Introduction: Performance-based assessments of social skills have detected impairments in people with severe mental illness and are correlated with functional outcomes in people with schizophrenia and bipolar disorder. The most common of these assessments, the Social Skills Performance Assessment (SSPA), has two communication scenarios and items measuring both social competence and appropriateness. As real-world competence and appropriateness appear to have different correlates, we hypothesized that SSPA Items measuring competence and appropriateness would be distinct and have different correlations with other outcomes.
Methods: We aggregated data from 557 people with schizophrenia, 106 with bipolar disorder, and 378 well controls from 4 separate research studies. All participants were assessed with both SSPA scenarios and other performance based and clinician-rated measures. A single expert rated the SSPA interactions for competence and appropriateness while blind to participant diagnoses.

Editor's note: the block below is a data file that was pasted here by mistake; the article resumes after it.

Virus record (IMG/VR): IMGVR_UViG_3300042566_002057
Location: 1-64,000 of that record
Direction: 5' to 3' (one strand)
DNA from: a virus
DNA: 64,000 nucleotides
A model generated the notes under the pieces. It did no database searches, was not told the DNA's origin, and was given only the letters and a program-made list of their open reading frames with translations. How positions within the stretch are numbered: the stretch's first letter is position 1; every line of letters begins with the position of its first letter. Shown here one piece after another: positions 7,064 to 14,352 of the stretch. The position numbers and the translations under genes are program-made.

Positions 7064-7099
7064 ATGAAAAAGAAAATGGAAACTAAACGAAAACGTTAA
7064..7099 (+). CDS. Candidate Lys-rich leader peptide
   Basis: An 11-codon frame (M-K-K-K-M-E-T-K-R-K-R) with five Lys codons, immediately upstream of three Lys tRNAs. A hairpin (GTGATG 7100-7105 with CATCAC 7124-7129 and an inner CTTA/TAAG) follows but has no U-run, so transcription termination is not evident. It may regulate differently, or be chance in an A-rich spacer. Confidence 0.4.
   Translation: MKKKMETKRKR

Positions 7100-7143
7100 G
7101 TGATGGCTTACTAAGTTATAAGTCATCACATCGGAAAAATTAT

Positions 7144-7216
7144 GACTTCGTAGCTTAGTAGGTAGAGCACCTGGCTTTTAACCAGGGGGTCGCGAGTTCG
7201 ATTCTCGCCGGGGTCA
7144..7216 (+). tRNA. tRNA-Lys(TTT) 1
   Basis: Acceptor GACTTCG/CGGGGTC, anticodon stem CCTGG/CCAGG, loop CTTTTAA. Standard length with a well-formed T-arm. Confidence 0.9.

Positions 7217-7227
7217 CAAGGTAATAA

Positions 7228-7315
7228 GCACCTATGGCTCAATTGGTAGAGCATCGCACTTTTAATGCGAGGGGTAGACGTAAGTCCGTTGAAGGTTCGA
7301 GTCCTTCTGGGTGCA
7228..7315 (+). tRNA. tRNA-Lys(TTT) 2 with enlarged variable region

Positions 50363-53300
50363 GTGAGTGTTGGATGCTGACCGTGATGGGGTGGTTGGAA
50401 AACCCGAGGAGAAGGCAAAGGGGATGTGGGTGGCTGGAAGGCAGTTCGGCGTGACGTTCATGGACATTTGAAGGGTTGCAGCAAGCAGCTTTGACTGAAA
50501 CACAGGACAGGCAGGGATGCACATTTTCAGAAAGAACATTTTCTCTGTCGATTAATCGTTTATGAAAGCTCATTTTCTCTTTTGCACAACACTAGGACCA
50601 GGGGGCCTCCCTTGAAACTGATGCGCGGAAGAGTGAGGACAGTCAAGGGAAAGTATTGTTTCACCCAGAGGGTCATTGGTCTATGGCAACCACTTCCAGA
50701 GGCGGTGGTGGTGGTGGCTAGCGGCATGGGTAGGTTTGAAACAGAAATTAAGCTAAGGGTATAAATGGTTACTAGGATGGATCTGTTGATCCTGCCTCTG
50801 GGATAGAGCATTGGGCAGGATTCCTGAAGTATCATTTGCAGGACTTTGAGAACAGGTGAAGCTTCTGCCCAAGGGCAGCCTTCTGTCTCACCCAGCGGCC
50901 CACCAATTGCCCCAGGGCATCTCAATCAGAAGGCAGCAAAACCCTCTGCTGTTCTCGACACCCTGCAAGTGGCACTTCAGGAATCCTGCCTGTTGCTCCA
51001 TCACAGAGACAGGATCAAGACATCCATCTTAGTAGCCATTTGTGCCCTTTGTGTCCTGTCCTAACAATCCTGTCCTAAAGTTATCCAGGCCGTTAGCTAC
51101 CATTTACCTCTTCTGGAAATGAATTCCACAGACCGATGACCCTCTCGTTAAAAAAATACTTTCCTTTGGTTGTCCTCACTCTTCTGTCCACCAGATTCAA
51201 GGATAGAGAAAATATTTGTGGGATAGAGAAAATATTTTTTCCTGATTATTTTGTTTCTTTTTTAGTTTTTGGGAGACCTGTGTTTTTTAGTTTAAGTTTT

Results: Participants with bipolar disorder and schizophrenia performed more poorly on every item of the SSPA than healthy controls. Items measuring social competence and appropriateness in communication were intercorrelated across scenarios, as were elements of socially competent communication, although the items measuring competence did not correlate substantially with appropriateness. Items assessing social competence, but not social appropriateness, correlated with better cognitive and functional performance and residential and financial independence.
Discussion: Social competence and social appropriateness were distinct elements of performance-based social skills with potential differences in their functional correlates. As both social competence and appropriateness impact functional outcomes, improvement in the measurement and treatment of appropriate communication seems to be an important goal.
Keywords: Cognition; Funcitonal capacity; Social competence; Social functioning.
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